Saturday, 28 July 2018

Clostridium niameyense: A new species of Firmicute Bacterium from a malnourished Nigerian patient.

Firmicutes are a group of Bacteria which are not typically pathogenic, but which includes a few species such as Staphylococcus aureus and Listeria monocytogenes which can cause food poisoning or skin infections, as well as more dangerous species such as Clostridium perfringens (Gas Gangrene) and Bacillus anthracis (Anthrax) which are normally soil-dwelling Bacteria, but which can cause lethal infections due to the toxins which they produce. Members of the genus Clostridium are particularly prone to causing infections, with several species, although usually found living in soil, having a range of specialist adaptions for surviving in Human and animal hosts when the oportunity arises. In adition to Clostridium perfringens, this genus also includes Clostridium botulinum (Botulism), Clostridium tetani (Tetanus), and Clostridium difficile (Pseudomembranous Colitis).

In a paper published in the journal New Microbes and New Infections in July 2018, Selma Chabou, Maryam Tidjani Alou, Saber Khelaifia, Jean-Christophe Lagier, Noémie Labas, Teresa Cimmino, Seydina Diene, Didier Raoult and Jean-Marc Rolain, off Aix-Marseille Université and IHU Méditerranée Infection, describe a new species of Firmicute Bacterium from a Nigerian patient suffering from both anorexia (a mental health disorder in which patients suffer an acute fear of gaining weight, resulting in extreme fasting and other forms of self harm) and marasmus (a condition in which malnutrition causes a child to be severely underweight for their age).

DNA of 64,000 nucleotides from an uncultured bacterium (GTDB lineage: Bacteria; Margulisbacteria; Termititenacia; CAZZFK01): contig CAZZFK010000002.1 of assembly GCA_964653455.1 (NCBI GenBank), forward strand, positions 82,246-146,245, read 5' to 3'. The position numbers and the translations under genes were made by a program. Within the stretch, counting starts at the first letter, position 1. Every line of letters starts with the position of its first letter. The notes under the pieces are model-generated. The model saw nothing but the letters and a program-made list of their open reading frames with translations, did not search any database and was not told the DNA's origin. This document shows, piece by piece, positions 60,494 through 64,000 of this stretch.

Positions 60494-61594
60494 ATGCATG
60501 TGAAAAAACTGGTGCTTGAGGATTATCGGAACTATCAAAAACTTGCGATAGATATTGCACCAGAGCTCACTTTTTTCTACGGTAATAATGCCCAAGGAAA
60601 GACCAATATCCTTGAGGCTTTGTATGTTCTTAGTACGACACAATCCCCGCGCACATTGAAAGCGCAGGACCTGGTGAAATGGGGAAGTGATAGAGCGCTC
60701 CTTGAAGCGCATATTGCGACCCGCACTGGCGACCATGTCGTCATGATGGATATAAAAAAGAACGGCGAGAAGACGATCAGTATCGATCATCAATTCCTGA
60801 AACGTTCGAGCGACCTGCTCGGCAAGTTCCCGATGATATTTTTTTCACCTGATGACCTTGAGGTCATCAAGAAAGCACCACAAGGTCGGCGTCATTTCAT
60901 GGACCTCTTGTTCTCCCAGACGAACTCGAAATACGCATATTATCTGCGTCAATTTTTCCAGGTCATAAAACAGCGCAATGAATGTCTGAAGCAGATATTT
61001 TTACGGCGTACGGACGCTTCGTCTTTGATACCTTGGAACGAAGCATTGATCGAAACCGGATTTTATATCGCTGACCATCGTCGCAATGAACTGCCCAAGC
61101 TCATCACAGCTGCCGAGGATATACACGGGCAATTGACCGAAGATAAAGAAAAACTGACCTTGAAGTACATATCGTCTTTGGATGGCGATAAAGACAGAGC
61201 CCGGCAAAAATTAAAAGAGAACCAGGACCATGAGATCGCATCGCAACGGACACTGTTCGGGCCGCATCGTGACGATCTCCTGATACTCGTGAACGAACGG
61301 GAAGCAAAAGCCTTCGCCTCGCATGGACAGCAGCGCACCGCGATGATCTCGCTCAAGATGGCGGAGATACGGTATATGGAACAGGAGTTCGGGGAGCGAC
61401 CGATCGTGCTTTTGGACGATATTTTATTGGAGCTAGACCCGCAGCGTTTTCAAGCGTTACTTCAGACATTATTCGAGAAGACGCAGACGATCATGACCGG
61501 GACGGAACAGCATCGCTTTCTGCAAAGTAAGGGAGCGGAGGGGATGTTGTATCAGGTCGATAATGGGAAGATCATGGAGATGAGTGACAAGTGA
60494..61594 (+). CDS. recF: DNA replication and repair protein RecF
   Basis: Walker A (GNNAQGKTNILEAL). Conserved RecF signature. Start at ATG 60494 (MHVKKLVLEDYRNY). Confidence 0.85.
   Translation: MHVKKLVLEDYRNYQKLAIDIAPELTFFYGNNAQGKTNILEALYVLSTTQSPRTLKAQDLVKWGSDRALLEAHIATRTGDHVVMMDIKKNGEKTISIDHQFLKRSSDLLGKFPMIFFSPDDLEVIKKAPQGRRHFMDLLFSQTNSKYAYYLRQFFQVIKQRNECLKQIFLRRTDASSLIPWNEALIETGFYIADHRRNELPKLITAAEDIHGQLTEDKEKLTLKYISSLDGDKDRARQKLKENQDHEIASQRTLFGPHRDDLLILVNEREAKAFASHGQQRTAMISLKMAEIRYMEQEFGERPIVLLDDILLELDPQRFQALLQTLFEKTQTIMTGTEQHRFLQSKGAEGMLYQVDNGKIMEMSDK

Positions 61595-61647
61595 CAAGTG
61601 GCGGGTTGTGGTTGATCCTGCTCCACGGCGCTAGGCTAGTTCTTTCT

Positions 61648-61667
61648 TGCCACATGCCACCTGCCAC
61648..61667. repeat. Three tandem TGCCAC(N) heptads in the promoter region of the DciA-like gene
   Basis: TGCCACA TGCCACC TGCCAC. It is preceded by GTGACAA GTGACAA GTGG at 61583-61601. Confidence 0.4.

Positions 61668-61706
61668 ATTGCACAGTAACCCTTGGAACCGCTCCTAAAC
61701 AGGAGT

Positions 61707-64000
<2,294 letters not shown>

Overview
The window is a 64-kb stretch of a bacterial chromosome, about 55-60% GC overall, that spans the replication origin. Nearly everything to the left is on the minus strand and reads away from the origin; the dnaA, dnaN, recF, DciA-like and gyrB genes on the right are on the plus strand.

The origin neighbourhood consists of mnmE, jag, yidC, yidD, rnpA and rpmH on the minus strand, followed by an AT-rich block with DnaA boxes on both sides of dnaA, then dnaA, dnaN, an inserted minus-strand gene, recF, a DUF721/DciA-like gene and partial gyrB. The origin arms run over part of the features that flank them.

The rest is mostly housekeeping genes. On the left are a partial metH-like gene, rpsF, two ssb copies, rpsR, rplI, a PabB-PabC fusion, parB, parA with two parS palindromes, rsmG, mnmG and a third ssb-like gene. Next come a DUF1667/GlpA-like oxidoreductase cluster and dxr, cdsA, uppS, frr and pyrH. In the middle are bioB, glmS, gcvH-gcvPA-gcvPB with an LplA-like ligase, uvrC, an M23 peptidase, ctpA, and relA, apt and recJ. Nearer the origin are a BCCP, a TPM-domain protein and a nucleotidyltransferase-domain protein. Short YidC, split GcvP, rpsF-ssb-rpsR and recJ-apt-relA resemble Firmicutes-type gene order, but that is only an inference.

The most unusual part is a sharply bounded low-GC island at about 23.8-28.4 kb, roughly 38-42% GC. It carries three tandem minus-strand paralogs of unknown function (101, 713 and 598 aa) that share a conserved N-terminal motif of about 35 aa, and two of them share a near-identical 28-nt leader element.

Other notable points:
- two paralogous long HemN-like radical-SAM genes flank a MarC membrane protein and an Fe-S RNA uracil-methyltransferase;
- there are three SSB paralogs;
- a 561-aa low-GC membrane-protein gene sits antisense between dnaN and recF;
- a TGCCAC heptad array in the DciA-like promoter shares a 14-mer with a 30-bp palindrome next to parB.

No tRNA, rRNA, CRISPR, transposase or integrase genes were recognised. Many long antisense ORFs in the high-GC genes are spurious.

The new bacterium is named Clostridium niameyense, though no explanation for this name is given. The description is based up samples of the Bacterium recovered from the patient in Nigeria and flown to Marseille for identification. Clostridium niameyense thrived at 37°C in the absence of oxygen and was capable of processing a range of sugars. It was resiliant to penicillin, amoxicillin, trimethoprim/sulfamethoxazole, colistin, and metronidazole, but susceptible to other antibiotics. It was unclear whether the presence of the Bacterium was having any effect on the patient, not whether it is regularly found in the gut of some people, able to infect some or most people, or only present due to the weakened nature of the patient.

Transmission electron microscopy of Clostridium niameyense using a TechnaiG2 Cryo device (FEI Company, Limeil-Brévannes, France) at operating voltage of 200 keV. Chabou et al. (2018).

See also...

https://sciencythoughts.blogspot.com/2018/07/frozen-vegetables-withdrawn-from-shops.htmlhttps://sciencythoughts.blogspot.com/2018/05/peptoniphilus-lacydonensis-new-specis.html
https://sciencythoughts.blogspot.com/2018/03/listeria-outbreak-kills-at-least-189-in.htmlhttps://sciencythoughts.blogspot.com/2018/03/microbial-biodiversity-around-garga-hot.html
https://sciencythoughts.blogspot.com/2018/03/three-dead-in-australian-listeria.htmlhttps://sciencythoughts.blogspot.com/2017/12/cholera-outbreak-kills-forty-one-in.html
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